In June, Koi Tū: The Centre for Informed Futures based at the University of Auckland and led by Sir Peter Gluckman published their report THE FUTURE OF FOOD & THE PRIMARY SECTOR: THE JOURNEY TO SUSTAINABILITY. This is an excellent report that discusses many aspects of the New Zealand Food and Farming sector, and there is much of importance within the report for the High-Value Nutrition National Science Challenge.

Underpinning the report is the belief that COVID-19 has presented Aotearoa New Zealand with ‘an unparalleled opportunity to accelerate the transformation of our core export industry towards a more sustainable and profitable future, such that it will underpin the health of our nation’. This may be true, but there are challenges that the report does not shy away from. Indeed, for me, the overriding message of the report was to guard against a sense of complacency and recognise the urgency to both devise and invest in a long term strategy for food and farming in New Zealand in the context of moving towards a sustainable agro-ecosystem within a carbon neutral economy.

While acknowledging the high welfare standards and relatively low carbon footprint of New Zealand pastoral farming compared to intensive grain-fed systems, the report comments upon the considerable challenges to further reduce greenhouse gas emissions from this sector. Likewise, it stresses that the inevitable and welcome further development of the aquaculture sector must be undertaken in a manner that protects marine ecosystems. The global increase in demand for plant-based food products is noted, and the importance that New Zealand invests in this sector, and the associated requirement for more leguminous crops as a raw material for these new products is discussed.  The increased adoption of technology is a theme that runs throughout the report, whether it is remote sensing of environmental factors, the adoption of fermentation technologies to reduce wheat and rice imports, or the potential use of gene editing technology to develop more robust and sustainable crops.

Amongst a series of recommendations is the need for a new Aotearoa-New Zealand brand for our food exports that encapsulates sustainability, protection of the environment and welfare of people and animals, all of which, as the report comments upon, are central to Māori worldviews. And of course, HVN would seek to add nutritional quality to this brand. This recommendation is well aligned with the key findings of the Report of the Trade for All Advisory Board published in November 2019 that recommended the need for strategic and active leadership to build a New Zealand brand so that all exports from New Zealand are recognised to have embedded cultural, environmental, and health value, backed by high quality research and robust systems of traceability and verification. Moreover, the Trade for All report  emphasised the need and opportunity to take ‘Te Ao Māori to the world’, recognising that Te Ao Māori – the language, values and cultural practice of tangata whenua – stands alone as the unique part of New Zealand’s offering and international reputation.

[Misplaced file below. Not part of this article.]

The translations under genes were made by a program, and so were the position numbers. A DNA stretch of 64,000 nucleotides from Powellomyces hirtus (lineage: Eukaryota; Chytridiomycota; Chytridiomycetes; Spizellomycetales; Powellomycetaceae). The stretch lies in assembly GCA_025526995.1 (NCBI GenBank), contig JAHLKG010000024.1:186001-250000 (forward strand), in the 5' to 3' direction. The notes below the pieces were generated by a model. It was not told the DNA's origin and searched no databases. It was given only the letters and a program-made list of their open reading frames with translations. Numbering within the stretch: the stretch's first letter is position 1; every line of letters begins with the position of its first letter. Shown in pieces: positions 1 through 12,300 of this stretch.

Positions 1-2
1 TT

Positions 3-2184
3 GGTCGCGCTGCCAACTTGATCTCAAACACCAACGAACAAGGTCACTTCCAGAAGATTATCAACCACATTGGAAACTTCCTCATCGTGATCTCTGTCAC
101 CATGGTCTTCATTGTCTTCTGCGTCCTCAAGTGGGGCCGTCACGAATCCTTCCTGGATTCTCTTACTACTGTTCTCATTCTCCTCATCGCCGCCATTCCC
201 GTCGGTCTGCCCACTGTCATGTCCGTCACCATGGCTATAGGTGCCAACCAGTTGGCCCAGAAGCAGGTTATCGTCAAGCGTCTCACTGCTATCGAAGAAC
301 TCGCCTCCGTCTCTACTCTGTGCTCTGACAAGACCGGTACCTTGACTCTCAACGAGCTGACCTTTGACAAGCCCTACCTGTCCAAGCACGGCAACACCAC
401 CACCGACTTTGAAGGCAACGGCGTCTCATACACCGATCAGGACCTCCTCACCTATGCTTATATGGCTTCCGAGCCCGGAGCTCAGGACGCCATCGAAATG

What are the main messages of these two reports for the HVN National Science Challenge? Firstly, we must work with the other National Science Challenges and the agriculture and environment sectors to ensure that any initiatives we undertake in adding value to the nutritional content of foods are consistent with sustainability and environmental protection; Secondly, we need a research portfolio that balances relatively short-term impacts for New Zealand food and beverage companies with longer term strategic investments mindful of the inevitable effects of climate change and consumer trends; Thirdly, HVN is part of a complex system that encompasses not only the science and technology of food production and processing, but also the values of everyone working within these industries and consumers, including of course ourselves. Finally, it is of course imperative that HVN recognises its responsibilities under Te Tiriti o Waitangi, and continues to be proactive in supporting the development of Māori scientists, businesses and leadership.

COVID-19 has made many people across the world consider their own personal values, maybe as a result of personal grief at a time of bereavement, or during quiet reflection during the enforced (and for some welcome) retreat from and for the world that was, and for some still is, LOCKDOWN.  The COVID-19 pandemic will also lead to nations re-thinking (or indeed developing) their food and farming strategy, with a probable move towards greater self-reliance and less dependence upon food imports. The Koi Tū and the Trade for All advisory Board reports were both timely, but it will probably take many years before we understand the impact the tragic events of 2020 will have on the New Zealand food and farming sector, and indeed on our own personal lives.

I would like to acknowledge the most interesting discussions of the issues raised in this article with Dr Meika Foster, HVN Science Leadership Team member and Vision Mātauranga Programme Leader for her most valuable contribution to this thought piece.